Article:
Harp of Burma (1956)

“I cannot leave the bones lying scattered on the hills.”

Harp of Burma Poster

Synopsis:
At the end of World War II, a Japanese soldier (Shozi Yasui) in Burma is sent to inform another unit that Japan has surrendered; however, the unit refuses to stop fighting, and everyone but Yasui is killed. Devastated, Yasui pretends to be a Buddhist monk and wanders the countryside, burying and paying honor to the dead. In the meantime, his platoon leader (Rentaro Mikuni) conducts an intensive search for the missing soldier.

Genres:

Review:
Harp of Burma (also known as The Burmese Harp) was Japanese director Kon Ichikawa’s first successful film in America, and remains one of his most accessible movies to date. After a somewhat hokey beginning — in which we are introduced to a Japanese platoon in the final stages of WWII which sings to keep its spirits up — the story quickly becomes more interesting, as Yasui is plunged into an existential crisis and begins his spiritual journey. At this point, Harp of Burma turns into a character study, with Yasui symbolizing veterans everywhere who must find a way to cope with the impossible reality of random death all around them.

Rather than retreating into anger, denial, or masochistic behavior, Yasui chooses a path of healing and reflection; in the meantime, his loyal platoon leader is obsessed with finding the missing soldier, who has become nearly a mythical figure to his fellow soldiers. Ichikawa thus shows us two divergent, yet equally relevant, approaches to dealing with the chaos and loss of war: Yasui honors the dead (who deserve attention and respect), while Mikuni focuses on preserving the living — who will ultimately be responsible for creating a new, post-war Japan.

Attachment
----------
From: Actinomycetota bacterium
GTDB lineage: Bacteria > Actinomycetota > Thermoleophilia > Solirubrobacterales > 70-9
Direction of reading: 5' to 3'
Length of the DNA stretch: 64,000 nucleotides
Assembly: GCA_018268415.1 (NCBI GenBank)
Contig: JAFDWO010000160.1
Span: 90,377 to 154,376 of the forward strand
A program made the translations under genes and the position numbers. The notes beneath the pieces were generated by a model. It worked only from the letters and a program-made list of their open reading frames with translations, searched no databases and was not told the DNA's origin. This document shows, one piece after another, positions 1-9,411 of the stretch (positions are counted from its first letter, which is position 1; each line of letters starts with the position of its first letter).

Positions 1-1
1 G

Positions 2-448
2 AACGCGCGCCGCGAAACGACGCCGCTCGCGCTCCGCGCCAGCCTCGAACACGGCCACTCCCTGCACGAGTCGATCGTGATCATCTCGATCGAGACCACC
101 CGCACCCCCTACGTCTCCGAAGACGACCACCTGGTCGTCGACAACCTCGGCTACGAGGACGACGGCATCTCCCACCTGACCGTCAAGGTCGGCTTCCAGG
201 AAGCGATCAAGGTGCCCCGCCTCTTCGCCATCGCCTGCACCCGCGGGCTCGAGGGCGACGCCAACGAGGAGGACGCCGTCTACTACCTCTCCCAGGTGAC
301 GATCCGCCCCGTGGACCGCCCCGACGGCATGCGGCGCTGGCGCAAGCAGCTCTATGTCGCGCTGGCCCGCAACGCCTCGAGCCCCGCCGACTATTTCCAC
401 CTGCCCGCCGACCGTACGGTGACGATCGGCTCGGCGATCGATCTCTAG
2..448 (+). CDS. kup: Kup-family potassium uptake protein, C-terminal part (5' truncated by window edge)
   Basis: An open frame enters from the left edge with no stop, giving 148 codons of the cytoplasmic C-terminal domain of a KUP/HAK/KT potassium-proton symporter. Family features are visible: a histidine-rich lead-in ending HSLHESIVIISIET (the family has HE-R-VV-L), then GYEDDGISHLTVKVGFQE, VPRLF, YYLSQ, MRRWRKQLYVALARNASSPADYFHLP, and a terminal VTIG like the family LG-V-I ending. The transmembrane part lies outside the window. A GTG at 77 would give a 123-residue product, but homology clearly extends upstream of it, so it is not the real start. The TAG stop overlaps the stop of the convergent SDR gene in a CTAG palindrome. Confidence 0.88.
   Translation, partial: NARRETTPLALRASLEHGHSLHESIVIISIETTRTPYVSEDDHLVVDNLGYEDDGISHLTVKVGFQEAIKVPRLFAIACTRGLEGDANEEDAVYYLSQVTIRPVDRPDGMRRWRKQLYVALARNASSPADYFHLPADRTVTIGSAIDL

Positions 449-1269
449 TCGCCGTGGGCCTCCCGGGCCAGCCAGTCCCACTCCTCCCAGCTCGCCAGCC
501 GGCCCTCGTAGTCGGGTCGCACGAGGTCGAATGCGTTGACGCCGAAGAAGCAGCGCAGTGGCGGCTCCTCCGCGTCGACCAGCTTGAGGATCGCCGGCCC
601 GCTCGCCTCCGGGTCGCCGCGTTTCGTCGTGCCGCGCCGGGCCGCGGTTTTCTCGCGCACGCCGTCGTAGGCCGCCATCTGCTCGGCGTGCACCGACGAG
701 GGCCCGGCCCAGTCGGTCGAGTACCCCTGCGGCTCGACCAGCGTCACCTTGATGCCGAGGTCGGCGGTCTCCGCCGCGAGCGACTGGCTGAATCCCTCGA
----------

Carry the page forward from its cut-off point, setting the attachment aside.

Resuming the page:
Redeeming Qualities and Moments:

  • Yasui as the harp-playing soldier struggling to make sense of the devastation around him
  • Beautiful cinematography of the war-torn Burmese landscape
  • A powerful and unique depiction of post-war trauma leading to spiritual awakening

Must See?
Yes. Along with Ichikawa’s Fires on the Plain (1959), this remains one of the best cinematic reflections on post-war devastation.

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(Listed in 1001 Movies You Must See Before You Die)

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One Response to “Harp of Burma (1956)”

  1. Essential viewing. An extraordinary film on all counts: directing, writing, acting, design, photography, editing, music. Stunning, really, and realized so perfectly that there’s little to add.

    [Note: A year earlier, director Ichikawa gave newcomer Shoji Yasui his first role, in the marvelous film adaptation of Soseki Natsume’s novel ‘Kokoro’ (‘The Heart’). That film shows up in retrospectives here; sadly, it’s otherwise unavailable. As for the dependable – and still hard-working – Rentaro Mikuni, he’s also good in ‘Kwaidan’ (1964) and Juzo Itami’s ‘A Taxing Woman’s Return’ (1988), among others.]

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